It would be hyperbole to say that the Seattle Sounders are watching a nightmare scenario unfold. But they’ve not done much to make sure we don’t even need to talk about it, either.
The facts are these: The Sounders currently sit second in the Western Conference and will at least qualify for the playoffs as long as they can win one of their remaining two games, one of which is at home. But thanks to dropping points against FC Dallas on Wednesday and losing to D.C. United on Sunday, there still remains a scenario in which the Sounders miss the playoffs for the first time in 11 MLS seasons and are forced to go into an offseason with a whole rash of questions to answer about a roster that will certainly have some sizable holes to fill.
Forced to make a bet, I still think the Sounders are probably going to make the playoffs and I suspect they’ll at least host a home game. That’s based mostly on a general belief in the talent they’ve assembled, that when healthy can still stand toe to toe with just about anyone. Position by position, I don’t see this obvious “talent deficit” with anyone other than maybe LAFC.
To a degree, though, that’s somewhat based on faith. The reality is that while the Sounders have done a mostly admirable job of getting enough results to remain competitive with the teams fighting for second behind LAFC, they’ve also never done so in particularly convincing fashion. The only multi-goal win they’ve had since mid-March was the 4-2 win over the New York Red Bulls in which they blew a 2-0 lead before putting the game away with a pair of late goals, one of which came deep into stoppage time. In other words, they’ve not really had an “easy” win in at least six months. If you’re wondering why this season has seemed like such a slog, that’s probably the stat that illustrates it best.
We saw just how precarious the Sounders’ situation is in Sunday’s loss to D.C. United.
Despite missing Nicolas Lodeiro and Xavier Arreaga, the Sounders still put out a reasonably full-strength lineup. For the most part, they’ve been pretty good whenever they can field at least half of their normal starters. Coming into this game, they had been 8-4-4 (1.75 PPG) with a +9 goal-difference whenever at least six of their normal starters were in the lineup. Even in the four losses, three of them were by just a single goal.
I wouldn’t say they were entirely awful against D.C., but they were never able to put together the type of sustained pressure that suggested they were really capable of pulling out a result. Even while outshooting United 17-12, there were few genuine scoring chances. United simply looked like a more energetic squad, winning 56 percent of the duels that included a 13-7 advantage on tackles.
It was a performance that showed just how fragile the Sounders’ fortunes are right now. The margins between very good and actually kinda bad are not that big, and missing a couple key players and playing on the road with short rest were the sort of variables that pushed them over to the wrong side.
The bad news is that some of the variables are probably going to be around in the final two games. The good news is that while those margins probably won’t sway dramatically, there’s still some reason to think they can push it over to the positive side.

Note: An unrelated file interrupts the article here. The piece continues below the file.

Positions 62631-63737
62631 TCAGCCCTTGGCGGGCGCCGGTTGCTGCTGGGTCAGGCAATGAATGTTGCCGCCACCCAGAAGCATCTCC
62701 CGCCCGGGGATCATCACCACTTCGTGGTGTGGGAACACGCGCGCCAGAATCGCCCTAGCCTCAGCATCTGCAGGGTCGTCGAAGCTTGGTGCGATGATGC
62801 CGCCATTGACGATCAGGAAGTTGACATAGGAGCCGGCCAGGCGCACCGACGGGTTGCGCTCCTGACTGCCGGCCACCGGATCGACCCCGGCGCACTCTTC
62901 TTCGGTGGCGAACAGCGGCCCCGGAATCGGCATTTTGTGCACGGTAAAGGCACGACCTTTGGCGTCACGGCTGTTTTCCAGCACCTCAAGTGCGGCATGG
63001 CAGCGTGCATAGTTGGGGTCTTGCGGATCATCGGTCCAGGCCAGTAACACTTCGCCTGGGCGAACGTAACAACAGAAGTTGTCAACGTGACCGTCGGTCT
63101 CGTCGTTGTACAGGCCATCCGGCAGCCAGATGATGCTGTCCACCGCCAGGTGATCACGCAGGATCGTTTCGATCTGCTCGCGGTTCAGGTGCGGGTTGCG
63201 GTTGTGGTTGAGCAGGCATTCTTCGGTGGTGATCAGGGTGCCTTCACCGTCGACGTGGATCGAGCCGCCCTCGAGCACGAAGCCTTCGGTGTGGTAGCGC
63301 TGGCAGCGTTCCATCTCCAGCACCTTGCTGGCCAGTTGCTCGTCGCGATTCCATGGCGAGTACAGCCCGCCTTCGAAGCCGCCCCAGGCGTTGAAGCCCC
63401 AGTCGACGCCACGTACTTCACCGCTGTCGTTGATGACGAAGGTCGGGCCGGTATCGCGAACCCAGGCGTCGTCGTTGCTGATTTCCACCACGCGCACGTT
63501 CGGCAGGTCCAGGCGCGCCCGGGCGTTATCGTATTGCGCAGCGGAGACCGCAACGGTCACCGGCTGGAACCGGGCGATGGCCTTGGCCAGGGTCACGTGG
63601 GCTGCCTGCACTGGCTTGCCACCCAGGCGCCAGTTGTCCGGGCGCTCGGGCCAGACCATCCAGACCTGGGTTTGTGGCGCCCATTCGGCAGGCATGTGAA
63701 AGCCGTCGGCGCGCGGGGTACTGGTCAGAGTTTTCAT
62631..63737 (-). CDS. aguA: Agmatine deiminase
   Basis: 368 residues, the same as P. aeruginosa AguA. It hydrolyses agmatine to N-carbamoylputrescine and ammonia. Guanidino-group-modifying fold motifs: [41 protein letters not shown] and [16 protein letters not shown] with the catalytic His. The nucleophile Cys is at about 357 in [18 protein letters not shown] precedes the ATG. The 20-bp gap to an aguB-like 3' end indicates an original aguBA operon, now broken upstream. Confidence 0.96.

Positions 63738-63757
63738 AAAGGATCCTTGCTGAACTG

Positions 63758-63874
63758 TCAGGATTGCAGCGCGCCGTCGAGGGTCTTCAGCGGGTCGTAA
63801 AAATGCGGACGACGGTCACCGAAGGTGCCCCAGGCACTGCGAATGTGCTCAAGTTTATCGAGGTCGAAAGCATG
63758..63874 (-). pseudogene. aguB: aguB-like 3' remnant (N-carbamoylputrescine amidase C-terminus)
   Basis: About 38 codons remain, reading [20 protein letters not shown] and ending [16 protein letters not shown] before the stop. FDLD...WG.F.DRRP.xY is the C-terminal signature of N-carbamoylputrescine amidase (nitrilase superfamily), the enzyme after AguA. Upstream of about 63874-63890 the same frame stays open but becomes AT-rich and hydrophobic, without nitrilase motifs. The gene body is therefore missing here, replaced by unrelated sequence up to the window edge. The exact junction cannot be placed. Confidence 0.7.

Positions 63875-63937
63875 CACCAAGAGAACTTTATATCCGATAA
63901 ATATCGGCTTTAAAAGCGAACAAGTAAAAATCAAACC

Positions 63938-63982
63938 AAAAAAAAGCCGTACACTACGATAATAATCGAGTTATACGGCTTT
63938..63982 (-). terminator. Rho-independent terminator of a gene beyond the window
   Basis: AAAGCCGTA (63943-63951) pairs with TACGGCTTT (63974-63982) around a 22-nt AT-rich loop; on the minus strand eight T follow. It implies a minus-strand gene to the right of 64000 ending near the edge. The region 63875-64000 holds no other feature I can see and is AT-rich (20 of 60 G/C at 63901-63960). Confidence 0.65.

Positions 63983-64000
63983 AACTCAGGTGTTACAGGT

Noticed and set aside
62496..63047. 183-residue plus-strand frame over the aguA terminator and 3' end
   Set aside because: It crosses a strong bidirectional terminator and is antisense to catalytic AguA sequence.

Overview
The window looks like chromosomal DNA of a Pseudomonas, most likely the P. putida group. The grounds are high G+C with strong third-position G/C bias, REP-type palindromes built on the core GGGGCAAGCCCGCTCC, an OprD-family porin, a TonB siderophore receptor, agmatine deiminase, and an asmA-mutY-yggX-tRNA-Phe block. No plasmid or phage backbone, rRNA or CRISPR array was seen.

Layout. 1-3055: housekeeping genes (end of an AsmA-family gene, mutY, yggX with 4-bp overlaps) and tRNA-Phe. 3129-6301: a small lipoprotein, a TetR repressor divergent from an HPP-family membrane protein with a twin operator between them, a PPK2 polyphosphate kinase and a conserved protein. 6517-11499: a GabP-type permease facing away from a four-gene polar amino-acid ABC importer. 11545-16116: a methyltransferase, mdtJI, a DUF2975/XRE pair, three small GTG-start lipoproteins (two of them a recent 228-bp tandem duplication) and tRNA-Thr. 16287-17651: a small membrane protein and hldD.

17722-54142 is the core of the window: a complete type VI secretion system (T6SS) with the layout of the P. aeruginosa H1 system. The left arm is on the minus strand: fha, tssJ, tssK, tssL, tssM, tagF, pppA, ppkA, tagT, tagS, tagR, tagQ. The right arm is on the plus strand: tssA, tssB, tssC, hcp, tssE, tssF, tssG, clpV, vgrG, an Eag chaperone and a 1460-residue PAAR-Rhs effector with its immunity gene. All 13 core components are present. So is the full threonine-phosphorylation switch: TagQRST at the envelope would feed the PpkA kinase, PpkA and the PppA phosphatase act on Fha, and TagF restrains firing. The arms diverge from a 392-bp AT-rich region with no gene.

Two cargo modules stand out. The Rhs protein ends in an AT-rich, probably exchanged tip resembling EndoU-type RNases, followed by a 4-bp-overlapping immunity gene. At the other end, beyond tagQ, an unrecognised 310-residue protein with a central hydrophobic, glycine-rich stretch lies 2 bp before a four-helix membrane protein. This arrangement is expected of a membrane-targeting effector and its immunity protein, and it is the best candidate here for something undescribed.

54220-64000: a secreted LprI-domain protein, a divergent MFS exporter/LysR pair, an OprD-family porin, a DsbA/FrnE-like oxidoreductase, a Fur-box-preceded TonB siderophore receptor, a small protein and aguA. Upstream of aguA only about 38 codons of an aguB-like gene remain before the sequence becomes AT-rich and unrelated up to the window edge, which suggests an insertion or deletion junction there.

One reason for hope
If you can remember back to the start of the season when the Sounders seemed to be every bit capable of keeping pace with LAFC, you’ll also recall that Victor Rodriguez was a big part of why. Even on a team with the likes of Raul Ruidiaz and Nicolas Lodeiro, Rodriguez’s skill stands out. He’s not the strongest or the fastest, but he sees plays developing and has the skill to move the ball in a way that no one else does.
While still limited by fitness, Rodriguez at least showed glimpses of that against United. The highlight of his day was the pass to Brad Smith that set up the Sounders’ best scoring chance of the evening. Seeing a compressed formation, Rodriguez put a perfectly weighted ball over the backline that allowed Smith to run onto it at full speed. In hindsight, Smith probably should have laid it off to Ruidiaz who had a step on his defenders in front of goal, but Rodriguez did everything he could to set it up.
Not gonna lie, still thinking about this one. pic.twitter.com/iBdgGASmI3— Sounder At Heart (@sounderatheart) September 24, 2019
Assuming Rodriguez can continue to build off this performance, that bodes well for the Sounders’ chances of still salvaging this season.
Over the past few weeks, there’s been a lot written about the emergence of Jordan Morris and Ruidiaz as an elite offensive duo. I’ll admit that I talked myself into thinking that simply having both of them on the field Sunday would be enough. It clearly wasn’t.
Both players struggled to get involved in a meaningful way. Ruidiaz’s night was sort of defined by the above clip where he makes the right run only not to get the service he needed. You could see his frustration developing over the match, especially with how he repeatedly dropped deep into the midfield just to get touches. Of his 24 passes, 10 of them were from inside the center circle.
Similarly, the Sounders struggled to find Morris in dangerous areas. Morris found himself mostly stuck to the sideline, which was probably in part by design but also too far from goal to really do much damage. It should also be noted that Morris wasn’t doing much to help himself, either. Although the spaces he found himself in weren’t ideal, Morris didn’t have a single successful dribble after averaging 2.5 per game over his previous 10 starts.
One thing that’s becoming abundantly clear is that the Sounders’ fortunes will largely rest on how effectively Morris and Ruidiaz can carry the offense.